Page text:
I was taught that setting the bone is a crucial part of being a priest/ess, a leader. That sometimes we have to hurt in order to heal. And I was also taught that truth often hurts. We couch so many things in white lies to salve someone’s feelings, to soothe it over, to make it hurt less. But those attempts to ease pain in the short term often cause longer term pain. In essence–sometimes the deepest form of compassion is to say the hard thing. It hurts in the short term, but it heals in the long term.
I’m very excited to announce the release of the Pagan Leadership Anthology. Taylor Ellwood invited me to co-edit this anthology with him almost two years ago, and it has finally come to fruition! Helping grow more resources for Pagan leaders is a passion of mine, and this anthology is priceless for all the collected wisdom it offers from many different leaders, many different traditions, and many different perspectives. Continue reading
For those of you attending Pantheacon in San Jose, or Convocation in Detroit, these are the places you are likely to find me. I have my specific workshops, rituals, and book signings that I’m offering in bold, and in italic I’ve highlighted any workshops that are focused on a project I’m involved in, such as a book launch for an anthology.
This is part 2 of my post on using singing, toning, chanting, and other ecstatic techniques for aspecting and trance possession in ritual. You’re really going to want to read Part 1, and you’ll also likely want to read this post on the theology/function of aspecting and trance possession.
Using ecstatic techniques of singing, dancing, and drumming to draw down deities or get possessed by spirits is both an old ritual technology and a new one. It’s been used for thousands of years and you see this in the tribal customs of many religions that have continued on to the present day.
It’s a technique that also has become used more and more in modern Pagan groups, though many Pagan groups have had to rediscover it since certain traditions didn’t seem to use any ecstatic processes for this ritual function. Thus, as these techniques are rediscovered, the old is new again. However, it means we have to re-look at these techniques and look at what will work for us in our own traditions and rituals, and what won’t. And it also serves to burrow down a bit into why it works.
I’ve had a few questions lately related to aspecting and trance possession, so I thought I’d do another couple of posts on the topic, specifically on how to approach aspecting/drawing down when you’re a pantheist, atheist, or generally working with deities as archetypes instead of as polytheistic gods. I also want to get into some of the ecstatic trance techniques I use and how those can be used with aspecting and drawing down.
At the moment I’m largely limited to dating people who are going to be ok with being in an open relationship because I’m not going to just settle into monogamy by default at this point. It’s also worth pointing out that where I live (SE Wisconsin) most of the liberal/Pagan-friendly folks I’ve met are in (or prefer) open relationships. I’ve jokingly referred to my online profiles as “poly-bait” since most of the folks that contact me that write more than just a “Hey baby” message are in open relationships.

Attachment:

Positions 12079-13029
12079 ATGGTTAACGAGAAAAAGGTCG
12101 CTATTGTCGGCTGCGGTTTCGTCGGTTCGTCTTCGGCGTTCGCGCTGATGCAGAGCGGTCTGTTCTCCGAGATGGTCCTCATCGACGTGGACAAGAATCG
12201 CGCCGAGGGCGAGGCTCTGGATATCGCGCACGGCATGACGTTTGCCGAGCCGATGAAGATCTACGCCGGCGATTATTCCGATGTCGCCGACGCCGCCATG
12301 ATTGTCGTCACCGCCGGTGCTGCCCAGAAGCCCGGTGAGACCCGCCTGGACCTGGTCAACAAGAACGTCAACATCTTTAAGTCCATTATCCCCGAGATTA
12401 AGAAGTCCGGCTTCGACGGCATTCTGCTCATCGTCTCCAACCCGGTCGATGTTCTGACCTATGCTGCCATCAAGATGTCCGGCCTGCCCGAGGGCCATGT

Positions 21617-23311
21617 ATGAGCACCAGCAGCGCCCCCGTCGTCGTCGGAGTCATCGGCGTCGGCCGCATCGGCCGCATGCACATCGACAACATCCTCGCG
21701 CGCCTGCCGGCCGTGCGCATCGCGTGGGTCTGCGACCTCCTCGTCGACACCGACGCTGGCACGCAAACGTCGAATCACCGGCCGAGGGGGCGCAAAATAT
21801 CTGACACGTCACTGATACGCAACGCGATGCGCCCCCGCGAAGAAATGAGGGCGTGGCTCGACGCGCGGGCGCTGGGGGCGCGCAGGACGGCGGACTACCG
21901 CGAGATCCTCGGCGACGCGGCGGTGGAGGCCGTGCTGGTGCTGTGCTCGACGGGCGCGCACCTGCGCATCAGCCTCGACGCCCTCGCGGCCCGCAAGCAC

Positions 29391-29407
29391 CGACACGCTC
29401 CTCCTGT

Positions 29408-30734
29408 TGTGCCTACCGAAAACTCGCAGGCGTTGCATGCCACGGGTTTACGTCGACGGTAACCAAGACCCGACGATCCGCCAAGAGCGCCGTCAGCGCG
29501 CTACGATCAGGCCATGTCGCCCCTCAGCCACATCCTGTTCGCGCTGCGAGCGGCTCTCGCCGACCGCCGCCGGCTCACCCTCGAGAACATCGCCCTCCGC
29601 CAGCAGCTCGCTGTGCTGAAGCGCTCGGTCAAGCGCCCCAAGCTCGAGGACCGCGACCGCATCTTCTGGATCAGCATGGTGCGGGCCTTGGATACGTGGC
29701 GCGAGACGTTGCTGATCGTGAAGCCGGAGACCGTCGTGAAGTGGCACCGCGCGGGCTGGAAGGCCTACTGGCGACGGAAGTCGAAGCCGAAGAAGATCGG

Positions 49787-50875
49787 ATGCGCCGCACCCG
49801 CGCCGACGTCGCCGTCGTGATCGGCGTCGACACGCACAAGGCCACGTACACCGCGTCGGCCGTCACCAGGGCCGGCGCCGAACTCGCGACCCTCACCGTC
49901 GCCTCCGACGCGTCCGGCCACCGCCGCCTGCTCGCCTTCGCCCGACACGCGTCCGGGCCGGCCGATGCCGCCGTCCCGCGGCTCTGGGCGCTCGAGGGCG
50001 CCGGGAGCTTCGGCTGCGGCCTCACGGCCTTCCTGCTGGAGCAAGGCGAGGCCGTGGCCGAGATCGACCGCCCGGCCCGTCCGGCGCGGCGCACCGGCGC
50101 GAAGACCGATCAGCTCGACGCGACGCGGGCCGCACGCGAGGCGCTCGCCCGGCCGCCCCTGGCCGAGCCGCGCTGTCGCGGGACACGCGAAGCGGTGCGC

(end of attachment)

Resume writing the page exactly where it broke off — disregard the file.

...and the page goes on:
Although I’ve been in a number of open relationships in my life, and intentionally so in the past years, I don’t really consider myself polyamorous. Nor am I accurately described as a swinger. I call myself poly-friendly, because I need to be friends with someone before entering into a sexual relationship, but I also am not falling in love with people or specifically seeking out love with multiple people.
I’ve also learned, over the past years, that it’s hard for me to focus on more than one romantic relationship at a time. Even in some of my relationships in the past years where my partner also has a primary partner…I know some of those men have felt that I wasn’t paying enough attention to them.
I’ve always considered myself monogamous, even when I’ve been in open relationships in the past. All I ever really wanted, growing up, was to find my soulmate and be with him forever. For a while in my late-teens/early twenties, I was anti-marriage, but then, I was sort of finding my footing as a feminist and I was looking at marriage solely as an institution of the patriarchy. I suppose that didn’t really last long as I got married in my early twenties; the call to settle down with one person was the stronger call.
The most current issue of Circle Magazine is themed entirely on rituals. It’s a great read with lots of tips and tools for ritual facilitators. My own article, Ritual Facilitation: Designing Impactful Rituals, ended up being way too long for the magazine, and so I pulled out a section of it and just created an entire article from that piece. Thus, this article will perhaps have more context if you read the article in the magazine. Below I focus on the specifics of designing processes and how this connects to the design of ritual.
In many of my articles on ritual facilitation I talk about designing rituals rather than writing them; design means to plan. I also talk a lot about the flow of rituals and how each piece of a ritual layers and prepares people for the next piece. What might surprise you is that some of my own background as a web designer and usability consultant impacts how I approach designing rituals.